Stephen Ritter, Chief Technology Officer at Mitek, discusses how digital identities can play into the world of fake news and misinformation
In the past year, misinformation on social media platforms has spread like wildfire. From conspiracy theories linking 5G towers with COVID-19, to rumours spreading about the COVID-19 vaccine altering DNA, many are seeing the pandemic as not only a public health crisis, but a communications crisis too. The worrying reach of misinformation in recent years has pushed social media platforms, notably Twitter, to introduce new fact-checking tools to inform users of potentially misleading information.
The introduction of these fact-checking tools not only highlights the increasing role these platforms have on how we consume information, but it also calls into attention the role these platforms play in forming our digital identities.
Our digital identity is made up of the information about us that exists online, including the content that we post on social media. Whether what we post is deemed as credible and reliable will ultimately contribute to how people perceive us – online and in the real world.
Just as we associate a blue tick with a real person, these fact-checking tags are a symbol of trust and credibility. Anyone with these tags on their posts will likely see their reputation affected. It is therefore important to understand how these tools work, how they affect our digital identity and its reputation, and what can be done to ensure users on the platform are receiving accurate information from the accounts they follow and trust.
First, let’s manage misinformation
In recent years, many people are turning towards social media as a news source. In a study conducted last year by Ofcom, half of adults in the UK used social media to stay updated on the latest news. These findings were reported before the onset of COVID-19, and would likely have increased as the pandemic pushed people to spend more time online. That’s why it’s even more vital now to prevent the spread of false information on social media.
When thinking about how these social media platforms are rolling out fact-checking tools, it might not seem possible for the platforms to check every single post, especially with Twitter seeing more than 500 million tweets posted every day. But, luckily for them, the platforms don’t need to. For many users, published content will only reach their closest contacts, and much of this content consists of personal thoughts or opinions not meant to be shared with the wider population.
Blue-tick accounts: the super-spreaders
So, which accounts should these platforms be monitoring to ensure published content is factual? A good place to start would be to look at those aforementioned blue-tick, verified accounts and other influential users and prominent public figures like politicians and CEOs.
This is a good starting point for two reasons. Firstly, to get that blue tick, users often have to undergo additional checks to confirm they are indeed the person they claim to be. This means that the information they post online can be directly associated with their real-world identity and is not from a fake identity or account. Secondly, those who are verified often have large numbers of followers – by monitoring these accounts for factual accuracy, it will have a greater impact on managing the spread of misinformation, compared to monitoring posts from average users.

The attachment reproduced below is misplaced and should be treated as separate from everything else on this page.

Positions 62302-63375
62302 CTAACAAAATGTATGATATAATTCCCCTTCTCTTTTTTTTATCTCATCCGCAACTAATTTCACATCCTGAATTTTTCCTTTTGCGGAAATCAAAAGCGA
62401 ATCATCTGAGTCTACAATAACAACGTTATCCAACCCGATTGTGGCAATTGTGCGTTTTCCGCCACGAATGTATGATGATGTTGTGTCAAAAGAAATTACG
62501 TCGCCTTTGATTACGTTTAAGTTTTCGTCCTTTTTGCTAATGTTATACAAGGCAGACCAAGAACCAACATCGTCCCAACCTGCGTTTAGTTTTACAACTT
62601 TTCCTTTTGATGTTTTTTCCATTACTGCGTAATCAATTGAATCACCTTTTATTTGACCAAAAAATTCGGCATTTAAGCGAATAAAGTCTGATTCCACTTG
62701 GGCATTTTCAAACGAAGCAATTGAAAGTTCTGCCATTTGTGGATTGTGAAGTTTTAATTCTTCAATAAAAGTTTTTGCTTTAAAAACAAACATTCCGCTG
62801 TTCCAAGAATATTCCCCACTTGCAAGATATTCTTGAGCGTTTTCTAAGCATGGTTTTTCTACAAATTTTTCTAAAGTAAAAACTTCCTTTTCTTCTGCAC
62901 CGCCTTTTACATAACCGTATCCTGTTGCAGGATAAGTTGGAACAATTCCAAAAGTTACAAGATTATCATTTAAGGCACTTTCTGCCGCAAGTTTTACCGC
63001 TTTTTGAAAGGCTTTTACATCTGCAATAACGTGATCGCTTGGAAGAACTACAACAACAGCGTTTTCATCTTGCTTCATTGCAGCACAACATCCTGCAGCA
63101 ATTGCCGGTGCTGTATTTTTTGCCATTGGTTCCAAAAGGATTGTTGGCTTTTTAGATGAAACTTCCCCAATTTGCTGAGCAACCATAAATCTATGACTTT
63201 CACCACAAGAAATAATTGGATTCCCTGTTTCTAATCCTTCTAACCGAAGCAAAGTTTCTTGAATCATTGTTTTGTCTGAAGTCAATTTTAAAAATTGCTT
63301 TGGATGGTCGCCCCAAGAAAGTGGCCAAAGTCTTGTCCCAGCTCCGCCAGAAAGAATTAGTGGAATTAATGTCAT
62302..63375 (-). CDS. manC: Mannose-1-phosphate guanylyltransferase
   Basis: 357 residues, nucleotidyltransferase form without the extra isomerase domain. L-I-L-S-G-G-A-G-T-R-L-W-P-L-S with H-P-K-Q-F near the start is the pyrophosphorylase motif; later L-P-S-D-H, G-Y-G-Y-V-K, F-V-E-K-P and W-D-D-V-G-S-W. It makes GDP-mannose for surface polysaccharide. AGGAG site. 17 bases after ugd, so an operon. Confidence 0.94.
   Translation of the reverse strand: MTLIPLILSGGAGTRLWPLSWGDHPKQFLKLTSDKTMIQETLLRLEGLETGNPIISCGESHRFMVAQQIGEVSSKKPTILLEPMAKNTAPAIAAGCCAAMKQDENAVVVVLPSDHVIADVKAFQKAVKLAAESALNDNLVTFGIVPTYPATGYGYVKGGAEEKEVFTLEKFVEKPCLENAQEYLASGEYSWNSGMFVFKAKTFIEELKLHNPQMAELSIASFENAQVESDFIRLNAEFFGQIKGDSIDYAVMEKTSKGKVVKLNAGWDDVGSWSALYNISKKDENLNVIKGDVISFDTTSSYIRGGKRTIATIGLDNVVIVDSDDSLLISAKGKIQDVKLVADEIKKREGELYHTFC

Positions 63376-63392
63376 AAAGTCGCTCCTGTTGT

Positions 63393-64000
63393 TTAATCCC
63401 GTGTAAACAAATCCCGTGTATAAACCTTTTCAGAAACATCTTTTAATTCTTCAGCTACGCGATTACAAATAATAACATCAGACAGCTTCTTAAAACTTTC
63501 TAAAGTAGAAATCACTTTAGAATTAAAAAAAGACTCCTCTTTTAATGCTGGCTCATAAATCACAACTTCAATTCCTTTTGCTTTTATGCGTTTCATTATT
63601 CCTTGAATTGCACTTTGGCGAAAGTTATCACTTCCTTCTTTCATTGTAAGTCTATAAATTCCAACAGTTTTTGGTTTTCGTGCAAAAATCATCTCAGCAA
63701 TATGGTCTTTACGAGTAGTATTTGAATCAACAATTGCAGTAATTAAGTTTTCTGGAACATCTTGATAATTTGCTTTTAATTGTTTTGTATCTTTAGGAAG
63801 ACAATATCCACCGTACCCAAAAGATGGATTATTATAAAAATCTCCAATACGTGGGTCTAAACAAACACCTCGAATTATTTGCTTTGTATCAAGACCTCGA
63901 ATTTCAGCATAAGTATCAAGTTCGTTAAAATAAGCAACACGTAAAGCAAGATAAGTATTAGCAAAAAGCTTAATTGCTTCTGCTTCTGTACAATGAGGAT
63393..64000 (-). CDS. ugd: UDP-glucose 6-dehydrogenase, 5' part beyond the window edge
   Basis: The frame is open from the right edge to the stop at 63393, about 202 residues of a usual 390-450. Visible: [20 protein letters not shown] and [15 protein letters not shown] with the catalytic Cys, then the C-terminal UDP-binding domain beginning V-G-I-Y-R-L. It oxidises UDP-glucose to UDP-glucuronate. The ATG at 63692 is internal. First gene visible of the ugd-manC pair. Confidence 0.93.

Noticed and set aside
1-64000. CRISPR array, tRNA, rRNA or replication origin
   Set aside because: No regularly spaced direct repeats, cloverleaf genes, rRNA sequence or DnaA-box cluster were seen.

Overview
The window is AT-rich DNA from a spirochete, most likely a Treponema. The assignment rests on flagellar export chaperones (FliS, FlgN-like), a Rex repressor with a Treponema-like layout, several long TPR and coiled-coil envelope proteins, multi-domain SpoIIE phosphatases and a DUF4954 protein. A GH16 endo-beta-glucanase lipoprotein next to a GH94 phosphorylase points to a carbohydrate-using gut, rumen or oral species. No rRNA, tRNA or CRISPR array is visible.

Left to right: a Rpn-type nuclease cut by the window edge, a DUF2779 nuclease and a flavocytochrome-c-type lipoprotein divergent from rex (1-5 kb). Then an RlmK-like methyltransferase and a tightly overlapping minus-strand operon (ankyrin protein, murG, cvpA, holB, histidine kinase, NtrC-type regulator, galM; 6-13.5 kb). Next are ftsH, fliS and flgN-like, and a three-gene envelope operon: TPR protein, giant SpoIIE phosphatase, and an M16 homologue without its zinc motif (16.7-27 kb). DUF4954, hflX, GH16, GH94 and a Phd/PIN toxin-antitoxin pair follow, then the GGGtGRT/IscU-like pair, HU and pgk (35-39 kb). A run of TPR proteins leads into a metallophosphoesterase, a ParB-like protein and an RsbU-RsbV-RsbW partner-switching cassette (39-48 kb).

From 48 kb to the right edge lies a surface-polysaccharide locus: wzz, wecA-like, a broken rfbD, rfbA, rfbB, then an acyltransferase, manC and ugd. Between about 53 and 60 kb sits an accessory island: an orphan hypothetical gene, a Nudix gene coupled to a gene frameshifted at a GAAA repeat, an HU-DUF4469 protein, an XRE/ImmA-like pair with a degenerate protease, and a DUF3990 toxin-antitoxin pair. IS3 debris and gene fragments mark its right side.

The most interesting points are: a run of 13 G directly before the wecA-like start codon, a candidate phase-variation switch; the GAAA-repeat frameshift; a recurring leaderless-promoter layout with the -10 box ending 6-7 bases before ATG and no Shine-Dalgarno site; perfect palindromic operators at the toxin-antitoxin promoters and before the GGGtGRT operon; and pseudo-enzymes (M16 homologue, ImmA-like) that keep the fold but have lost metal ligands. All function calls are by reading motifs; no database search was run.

Establishing policies and guidelines on which accounts will be subjected to fact-checking and how would also be recommended. Sharing these guidelines will help the public understand better how these posts are reviewed and flagged as fact versus opinion, and enable them to judge for themselves the reputations of accounts that are repeatedly flagged for false information.
A joint effort is required
With the spread of misinformation showing no signs of slowing down, it has also encouraged the biggest platforms to put competition behind them, and come together with governments and researchers to tackle this growing issue. As vaccines are rolled out globally, it is particularly important that users are alerted to any misinformation around COVID-19 vaccines , so they are aware of the latest and most accurate information.
Together with FullFact, a fact-checking charity, Facebook, Twitter and YouTube will be launching a framework in January which will set out new standards for tackling misinformation. Making sure these guidelines are clear and transparent to users will be critical in ensuring they know what is considered fact and what is not.
Misinformation beyond social issues
Looking forward, we shouldn’t be surprised if misinformation starts to spread beyond elections and public health, and into corporate issues too, affecting company and product information. Unfortunately, anyone looking to spread false information on a competitor now has a playbook of successful tactics to damage the reputation of another group, draw more attention to themselves or muddy the waters on a sensitive topic.
In order to counteract this misinformation and build trust with customers, businesses will need to develop clear communications guidelines when sharing or correcting information, and provide more visibility into their practices. When the line between fact and fiction blurs, trust will play a crucial role in influencing consumers’ loyalty and purchasing decisions.
Now, as more people rely on social media for information than ever before, it is vital that social media giants, along with public authorities, are fulfilling their duty and remain responsible for ensuring the public are informed. Factual information has a huge role to play in the public’s safety and security. If our digital identities are at risk of being tainted with inaccuracy, it won’t only be our digital identity at risk – but our real-world image too.
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